History of the Loyalists: Operations Connected with the Yorktown Campaign

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History of the Loyalists: Operations Connected with the Yorktown Campaign
James Hannay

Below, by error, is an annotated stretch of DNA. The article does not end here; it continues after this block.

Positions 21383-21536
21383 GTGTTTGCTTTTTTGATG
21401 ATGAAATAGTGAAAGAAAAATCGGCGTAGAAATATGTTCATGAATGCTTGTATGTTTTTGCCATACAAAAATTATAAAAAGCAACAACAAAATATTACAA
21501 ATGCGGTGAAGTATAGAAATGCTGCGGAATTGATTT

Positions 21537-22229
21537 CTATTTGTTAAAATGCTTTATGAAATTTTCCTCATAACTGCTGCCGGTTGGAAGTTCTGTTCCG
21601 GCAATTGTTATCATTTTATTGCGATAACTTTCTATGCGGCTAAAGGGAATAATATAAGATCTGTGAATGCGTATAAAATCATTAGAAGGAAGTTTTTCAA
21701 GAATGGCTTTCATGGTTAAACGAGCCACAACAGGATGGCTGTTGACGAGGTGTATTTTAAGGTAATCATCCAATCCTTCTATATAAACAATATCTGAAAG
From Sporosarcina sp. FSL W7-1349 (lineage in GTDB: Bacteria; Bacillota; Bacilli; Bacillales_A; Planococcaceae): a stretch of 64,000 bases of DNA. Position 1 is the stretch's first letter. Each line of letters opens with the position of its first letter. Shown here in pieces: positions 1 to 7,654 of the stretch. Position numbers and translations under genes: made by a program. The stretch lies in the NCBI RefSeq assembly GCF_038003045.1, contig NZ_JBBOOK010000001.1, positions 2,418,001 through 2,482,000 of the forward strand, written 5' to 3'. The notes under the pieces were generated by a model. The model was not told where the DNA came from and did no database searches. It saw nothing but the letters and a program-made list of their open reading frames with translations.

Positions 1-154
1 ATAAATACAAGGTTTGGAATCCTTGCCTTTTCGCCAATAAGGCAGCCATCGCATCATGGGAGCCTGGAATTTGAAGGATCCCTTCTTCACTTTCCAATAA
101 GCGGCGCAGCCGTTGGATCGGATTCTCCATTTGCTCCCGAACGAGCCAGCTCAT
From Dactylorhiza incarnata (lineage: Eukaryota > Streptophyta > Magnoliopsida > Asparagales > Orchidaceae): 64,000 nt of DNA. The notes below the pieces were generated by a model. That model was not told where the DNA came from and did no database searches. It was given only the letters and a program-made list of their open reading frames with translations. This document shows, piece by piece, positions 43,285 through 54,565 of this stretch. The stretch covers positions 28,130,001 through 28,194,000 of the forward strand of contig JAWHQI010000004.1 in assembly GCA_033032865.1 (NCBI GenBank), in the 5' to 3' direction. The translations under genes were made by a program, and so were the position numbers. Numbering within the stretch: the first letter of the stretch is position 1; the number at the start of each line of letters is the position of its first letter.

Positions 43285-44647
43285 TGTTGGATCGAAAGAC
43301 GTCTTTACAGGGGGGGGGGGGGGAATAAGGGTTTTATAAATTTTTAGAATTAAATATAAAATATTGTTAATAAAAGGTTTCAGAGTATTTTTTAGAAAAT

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HISTORY OF THE LOYALISTS OPERATIONS CONNECTED WITH THE YORKTOWN CAMPAIGN. Repulse of Lafayette—Cornwallis Occupies Yorktown and Gloucester, and Is Blockaded by the French Fleet. BY JAMES HANNAY. CHAPTER XXXVII. When General Phillips took possession of Petersburg he was very ill with a fever and he died there on the 13th of May. Lafayette, who had been foiled in his attempt to occupy that place, had his army on the opposite side of the river and cannonaded the British camp from an eminence called Archer's Hill. The house in which General Phillips lay dying was a particular object of his attention. A flag was sent across the river to inform Lafayette that General Phillips was dying in one of the houses which was being cannonaded, but this only caused the chivalrous Frenchman to direct more cannon to be turned against it. It seemed as if his contact with the Americans had eradicated any traces of humanity and decency that had originally existed in his nature. The same characteristics of savage cruelty and vindictiveness still exist, and in the last decade of the 19th century the newspapers are filled with daily records of outrages and lynching and the burning of negroes at the stake, a proof that the American people are not yet civilized, and that many of them are probably incapable of civilization. The British forces in Virginia, now being united under Lord Cornwallis, a very active campaign commenced. Lord Cornwallis advanced from Petersburg to James' river, which he crossed at Westover. Information was obtained that Lafayette had abandoned Richmond and crossed the Chickahemany. At the same time word was received that Baron Steuben had gone to Point of Fork to rover a continental magazine, consisting of cannon, small arms and accoutrements. The Virginia assembly was IN SESSION AT CHARLOTTEVILLE, and Tarleton was sent with 180 dragoons and 70 mounted infantry to capture them, while Simcoe with the Queen's Rangers was ordered to advance against Steuben. Most of the members of the legislature succeeded in escaping, only seven of them being captured; a great deal of property was, however, destroyed. Simcoe chased Steuben across the James’ River and compelled him to beat a hasty retreat, and the stores, which he could not carry away with him in his flight, were destroyed. Lafayette was now reinforced by General Wayne with 800 continentals and some militia, and followed the British down James’ River, where a junction was effected with Baron Steuben. Lafayette’s army new numbered upwards of 4,000 and was hourly increasing. Colonel Simcoe with the Queen’s Rangers and a company of Yaegers was on the Chickahomany destroying stores and collecting boats and cattle, when Lafayette made an attempt to capture them by sending Col. Butler with 700 light troops a body of continental infantry and 120 horsemen against them. Simcoe had reached Spencer's ordinary on his way back to Williamsburg when Butler attacked him, but this gallant Loyalist corps, though greatly outnumbered, easily repulsed the Americans, who were obliged to fall back, a number of the Americans being made prisoners. The rangers lost in this affair 33 in killed and wounded. CLINTON DEMANDS MORE TROOPS. At this time Sir Henry Clinton, in New York, became alarmed in regard to his ability to defend that place. In consequence of information he had received from intercepted letters written by Washington, in which a plan for attacking New York by the combined French and American armies, was disclosed. American historians say that these letters were written by Washington for the express purpose of deceiving Clinton. At all events they had the effect of causing the latter to make a requisition upon Cornwallis, for a portion of the troops under his command to assist in the defense of New York. Clinton recommended that Cornwallis take up a defensive position, at some place such as Williamsburg or Yorktown and to send to him at New York, the 2nd battalion of light infantry, the 43rd regiment two battalions of Anspach, the Queen's Rangers both cavalry and infantry and a proportion of artillery. Cornwallis, thinking himself too weak after this requisition to maintain his position at Williamsburg determined to retire to Portsmouth, where he could embark the troops, which were to be sent to New York. On the 4th of July he marched to Jamestown Island, the Queen’s Rangers forming the vanguard of the army in crossing over to the Island that evening. Lafayette was in the vicinity, and was preparing to fall on the rear of the army of Lord Cornwallis, when the main body should have crossed over to the island. Cornwallis suspected that design and prepared for it, encamping the greater part of his army on the mainland as compactly at possible and sheltered from view by the pine forests. Lafayette was deceived and made an attack, which ended in his total defeat, with a loss of 300 men and two pieces of cannon. The army of Lafayette might have been completely destroyed if Lord Cornwallis had followed up the victory, but be considered that his prompt arrival at Portsmouth for the purpose of sending the troops which Clinton asked for was of greater importance than the pursuit of Lafayette. He accordingly proceeded TO CROSS THE JAMES RIVER, and by easy marches reached Portsmouth, where the army encamped in front of the redoubts which covered the town. Prior to the arrival of the main army Cornwallis had detached a part of the corps intended for embarkation to Portsmouth, but before they sailed an express arrived from Clinton, ordering the British troops not to pass the James river, and desiring Lord Cornwallis to regain Williamsburg Neck, in case he had quitted it, in order to secure old Port Comfort or Hampton Roads, as a station for line of battle ships. Unfortunately the James River had already been passed. In a letter written by Clinton to Cornwallis on the 15 h of July the latter is censured for taking that step, although Clinton's previous orders would certainly seem to have required it. In this letter Cornwallis was directed to take up some strong position on the Chesapeake in order to carry on the war in Virginia and Maryland. His engineers decided that Yorktown and Gloucester were the most eligible for the offensive and defensive operations, and for the protection of any fleet that might co-operate with the army. Lord Cornwallis agreed with the men of the engineers and subsequently two battalions of light infantry, the Queen's Rangers, and some regiments of the line sailed up York River. On the 22nd of August the whole of the British army numbering somewhat less than 7,000 men was concentrated at Yorktown and Gloucester. Cornwallis immediately commenced fortifying both points; he constructed a line of works completely around Yorktown, and also extended a line of entrenchments across the peninsula of Gloucester in the rear of that little town. Prior to this time Rechambeau with the French troops under his command, joined Washing at Dobb's ferry, and a plan was formed to attack the city of New York. This, however, could not be carried out. Soon afterwards Washington received dispatches informing him that the French admiral, Count de Grassee, with a fleet of from 25 to 29 ships of the line and 3,200 land troops was to sail from the West Indies for the Chesapeake on the 13th August. De Grasse desired that Washington should be ready to co-operate with him on his arrival as he intended to return to the West Indies by the middle of October. Washington now, with an army of 12,000 men, French and Americans, crossed the North river and MARCHED TO VIRGINIA. Count de Grasse, with 28 sail of line of battle ships, arrived in the Chesapeake on the last day of August, 1781. At Cape Henry an officer sent by Lafayette gave him full information respecting the situation of the two armies of Virginia. De Grasse immediately dispatched four ships of the line and several frigates to blockade the mouth of the York river and to convey the land forces he had with him so that they might effect a junction with Lafayette. Cornwallis was soon fairly caught in a trap, from which he could only be released by large reinforcements from New York or by the aid of a British fleet powerful enough to drive de Grasse away. No assistance came from New York and Admiral Rodney, who commanded the fleet in the West Indies, instead of coming north himself with his whole force to attack de Grasse, sent Sir Samuel Hood north with only 14 sails. Hood joined Admiral Graves at Sandy Hook on the 28th of August, but the latter had only five ships fit for service. Admiral Graves, with 19 sail, left New York on the same day that de Grasse arrived in the Chesapeake. On the 5th of September the British fleet was seen off Cape Charles and an indecisive action took place between it and the French, in which several ships on both sides were considerably damaged. For several days the hostile fleets were in sight of each ether, but the British were not strong enough to effect any substantial result. deGrasse was further strengthened by the arrival of deBarras with eight French line of battle ships from Rhode Island and a considerable land force. This union of the French fleets, gave deGrasse 36 line of battle ships against 19 British under Admiral Graves, and as the latter found that he had no chance of breaking the blockade, and feared the effect of the equinoctial gales on that coast he bore away for New York and Cornwallis and his army were left to their fate.